In discounting the expressive differences between the two pictures, commerciality has now overtaken expressiveness as the pivot point upon which “fair use” is based, with catastrophic consequences for subsequent expression.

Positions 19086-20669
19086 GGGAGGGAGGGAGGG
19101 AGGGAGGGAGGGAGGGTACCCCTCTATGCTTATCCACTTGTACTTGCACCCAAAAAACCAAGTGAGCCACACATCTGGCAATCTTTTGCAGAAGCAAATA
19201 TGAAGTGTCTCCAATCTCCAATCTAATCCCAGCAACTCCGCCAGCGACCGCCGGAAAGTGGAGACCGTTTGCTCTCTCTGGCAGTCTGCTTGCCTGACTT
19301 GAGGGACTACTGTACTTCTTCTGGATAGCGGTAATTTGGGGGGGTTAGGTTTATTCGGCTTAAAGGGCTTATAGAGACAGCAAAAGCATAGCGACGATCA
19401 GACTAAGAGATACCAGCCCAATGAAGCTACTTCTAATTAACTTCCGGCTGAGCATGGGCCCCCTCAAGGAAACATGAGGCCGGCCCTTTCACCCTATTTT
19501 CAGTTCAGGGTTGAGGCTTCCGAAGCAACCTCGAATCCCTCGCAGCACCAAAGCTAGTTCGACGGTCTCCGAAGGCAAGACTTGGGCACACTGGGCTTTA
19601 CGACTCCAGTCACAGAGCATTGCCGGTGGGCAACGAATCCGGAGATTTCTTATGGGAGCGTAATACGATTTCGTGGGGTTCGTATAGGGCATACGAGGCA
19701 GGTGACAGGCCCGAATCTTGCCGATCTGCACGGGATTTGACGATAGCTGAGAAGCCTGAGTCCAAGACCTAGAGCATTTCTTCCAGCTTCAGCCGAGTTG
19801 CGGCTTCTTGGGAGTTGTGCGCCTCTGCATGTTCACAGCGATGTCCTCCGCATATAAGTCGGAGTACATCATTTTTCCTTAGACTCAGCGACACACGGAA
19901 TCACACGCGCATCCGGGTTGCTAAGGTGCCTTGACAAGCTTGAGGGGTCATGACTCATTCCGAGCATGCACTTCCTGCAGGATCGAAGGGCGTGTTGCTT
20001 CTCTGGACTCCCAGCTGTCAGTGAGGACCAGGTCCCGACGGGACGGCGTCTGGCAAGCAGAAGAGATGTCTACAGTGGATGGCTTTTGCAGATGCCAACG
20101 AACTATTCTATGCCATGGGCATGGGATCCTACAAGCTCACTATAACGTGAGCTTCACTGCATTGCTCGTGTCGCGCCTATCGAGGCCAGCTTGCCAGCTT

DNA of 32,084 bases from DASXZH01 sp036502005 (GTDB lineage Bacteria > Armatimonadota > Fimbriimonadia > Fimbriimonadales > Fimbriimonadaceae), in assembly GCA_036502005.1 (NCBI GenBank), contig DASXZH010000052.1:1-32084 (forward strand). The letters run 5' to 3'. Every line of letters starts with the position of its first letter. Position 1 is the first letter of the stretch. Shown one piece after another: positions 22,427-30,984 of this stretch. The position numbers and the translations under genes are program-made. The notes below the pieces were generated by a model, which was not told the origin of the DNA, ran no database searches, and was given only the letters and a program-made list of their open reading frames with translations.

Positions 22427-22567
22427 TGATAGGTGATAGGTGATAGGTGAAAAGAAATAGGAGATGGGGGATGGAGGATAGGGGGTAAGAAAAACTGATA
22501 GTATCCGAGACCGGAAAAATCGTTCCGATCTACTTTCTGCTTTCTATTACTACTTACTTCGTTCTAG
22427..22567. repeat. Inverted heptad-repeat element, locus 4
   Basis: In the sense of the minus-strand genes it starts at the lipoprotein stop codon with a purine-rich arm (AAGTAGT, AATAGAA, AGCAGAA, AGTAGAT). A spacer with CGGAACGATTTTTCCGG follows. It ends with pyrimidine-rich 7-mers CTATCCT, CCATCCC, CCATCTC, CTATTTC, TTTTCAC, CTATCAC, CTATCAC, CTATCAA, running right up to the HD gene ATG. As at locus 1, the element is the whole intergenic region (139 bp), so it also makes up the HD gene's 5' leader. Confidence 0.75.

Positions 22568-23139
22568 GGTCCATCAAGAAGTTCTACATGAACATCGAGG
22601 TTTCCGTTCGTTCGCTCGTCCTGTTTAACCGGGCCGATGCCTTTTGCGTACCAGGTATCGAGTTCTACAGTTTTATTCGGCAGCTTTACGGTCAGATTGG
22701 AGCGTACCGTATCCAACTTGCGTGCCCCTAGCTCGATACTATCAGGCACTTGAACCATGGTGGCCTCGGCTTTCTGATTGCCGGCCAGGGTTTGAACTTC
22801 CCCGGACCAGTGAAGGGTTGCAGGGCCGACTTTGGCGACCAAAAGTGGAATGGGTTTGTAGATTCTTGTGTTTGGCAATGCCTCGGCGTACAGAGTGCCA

For one thing, it effectively means that expression can only freely be made for free. If expression builds upon a work that came earlier (and, as Kagan reminded in an above excerpt, most new works are likely to in some form), as soon as that new expression is monetized, per this decision the expressive quality of the new work immediately becomes subordinated to that profit motive in assessing whether it constitutes a fair use. Thus expression made for free will be more protected from infringement liability as a fair use than expression made for money, or, to put it another way, monetized expression will be less protected than non-monetized expression. While in certain circumstances commercial speech has been afforded less protection than non-commercial speech, those circumstances are not present here, nor does the majority argue that they are. The Court does not propose that licensed expression is somehow akin, for instance, to an advertisement, which might get less protection than expression without a commercial quality to its message. The problem with this decision, as the dissent complains, is that the Court pays no attention to the actual message in the expression at all. It doesn’t care what it has to say, and its decision sets up a situation where the exact same message gets more or less protection depending on whether it is monetized. It is more akin to a newspaper getting First Amendment protection if it is given away for free, and less if it is sold, but we know from more than 200 years of history that distinction is not something the First Amendment allows. Indeed, how could it, because people often need to be able to profit from their expression in order to continue to be able to produce it. In fact, the importance of monetization is what animates copyright law in the first place, to make sure that people can profit from their expression! And yet, according to the majority, per that same copyright law, if they want to, the law now makes that expression legally vulnerable.